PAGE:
Blackwell school reopens to the public Saturday

MARFA – This Saturday, the Blackwell School Alliance will reopen its museum doors, welcoming visitors into the former schoolhouse that operated during the era of segregated Hispanic education in Marfa. While the pandemic canceled the organization’s plans for its block party, “charette” roundtable talks and more, the alliance used a year of closures to advance other projects that are now coming to fruition.

Inside the museum, photographs and memorabilia from the school are on display, thanks to former students who have donated items relevant to their time at the school. When the doors closed last spring, Alliance President Gretel Enck said the group was able to take the closure in stride by focusing on projects that could still be accomplished.

Nearly 100 items in the museum’s possession were photographed, documenting letterman sweaters, diplomas, report cards, class rings and more from the collection, along with photographs from the era that are still being digitized. For the first time, those items are available for viewing online at www.theblackwellschool.org/ under “explore the virtual museum.” It’s even interactive, allowing viewers to leave comments if they know more about an object.

Another undertaking was Camila’s First Day, a coloring book that tells the story of a student attending Blackwell School, written and illustrated by two current students of Marfa schools.

Febi Brimhall, who moved to Marfa during her freshman year of high school said it was her pleasure to write the story for young learners. Joining Brimhall was Aubrie Aguilar, a lifelong Marfa resident and high schooler.

“I didn’t know that much about Blackwell, only that it was an old school some of the people around me went to when they were younger,” said Aguilar about starting on the project as the illustrator. Her grandmother and aunts attended school at Blackwell, but she took the illustration job as a learning experience. She reached out to her family members to learn about their experiences going to the school, and got some inspiration for the coloring book by asking one of her aunts about the clothing that was popular at the time.

The project changed the way Aguilar thought about Marfa and about race relations in the town’s history. “I was able to get a look into the lives of some of the people I see all around Marfa,” she said. “The past and the present are so different, it is crazy to know how much Marfa has changed.”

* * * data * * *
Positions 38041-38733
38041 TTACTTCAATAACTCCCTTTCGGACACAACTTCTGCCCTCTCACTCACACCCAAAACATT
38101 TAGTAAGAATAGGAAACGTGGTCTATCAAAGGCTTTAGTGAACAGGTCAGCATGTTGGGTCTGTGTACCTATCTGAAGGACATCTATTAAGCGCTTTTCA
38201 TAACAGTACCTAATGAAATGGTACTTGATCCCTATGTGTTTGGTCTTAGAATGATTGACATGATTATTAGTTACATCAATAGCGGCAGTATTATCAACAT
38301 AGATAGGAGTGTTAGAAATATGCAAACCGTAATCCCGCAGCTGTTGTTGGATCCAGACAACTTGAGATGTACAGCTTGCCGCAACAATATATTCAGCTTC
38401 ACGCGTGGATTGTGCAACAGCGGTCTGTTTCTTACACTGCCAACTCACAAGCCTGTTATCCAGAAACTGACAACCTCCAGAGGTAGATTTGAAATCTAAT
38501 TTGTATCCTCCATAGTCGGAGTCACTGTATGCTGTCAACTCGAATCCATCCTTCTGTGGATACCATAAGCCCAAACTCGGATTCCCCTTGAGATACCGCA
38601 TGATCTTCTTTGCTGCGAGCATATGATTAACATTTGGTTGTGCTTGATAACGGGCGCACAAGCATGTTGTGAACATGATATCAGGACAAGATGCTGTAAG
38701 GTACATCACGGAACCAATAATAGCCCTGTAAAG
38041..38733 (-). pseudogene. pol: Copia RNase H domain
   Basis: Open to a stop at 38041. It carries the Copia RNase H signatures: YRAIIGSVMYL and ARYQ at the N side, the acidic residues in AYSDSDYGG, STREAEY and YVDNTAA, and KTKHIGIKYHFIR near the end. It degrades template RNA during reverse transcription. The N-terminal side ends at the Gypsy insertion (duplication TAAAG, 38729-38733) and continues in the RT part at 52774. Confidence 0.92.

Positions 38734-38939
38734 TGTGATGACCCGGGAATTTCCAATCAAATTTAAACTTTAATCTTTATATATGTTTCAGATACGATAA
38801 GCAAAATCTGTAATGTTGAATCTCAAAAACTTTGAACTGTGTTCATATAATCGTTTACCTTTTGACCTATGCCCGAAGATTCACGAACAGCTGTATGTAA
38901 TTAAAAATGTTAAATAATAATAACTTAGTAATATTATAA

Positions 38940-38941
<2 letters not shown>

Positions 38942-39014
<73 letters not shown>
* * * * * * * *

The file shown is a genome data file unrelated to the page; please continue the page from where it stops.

Others in the younger generations will soon be able to learn more about the school, as the coloring book is going into mass production, and will be widely available next month, free of charge, to anyone who wants it. “So much we do with the Blackwell School is thinking about and talking about how everybody has value,” Enck explained. “We want kids to love the skin they’re in, and that’s hard to do sometimes when society is telling you otherwise.”

The alliance hired curriculum writer Danver Chandler, who “created a lesson plan that really provides a powerful, yet age-appropriate, way to talk about race and racism with kids,” Enck said, gearing it towards kindergarten through second grade.

Enck hopes to host teacher workshops where Marfa, Fort Davis and Alpine teachers can be introduced to the educational materials that accompany the coloring book, and, in time, translate the coloring book into Spanish to reach even more audiences.

Enck said, “The virtual museum, the lesson plan, getting this amazing tool for the coloring book that anyone can relate to, and having the time behind the scenes to get it done and get it done so well, makes it feel like we didn’t miss any time –– we’re okay.”

The Blackwell School is now open on Saturdays from 12 p.m. to 4 p.m., and the same time on Sundays during any holiday weekend.


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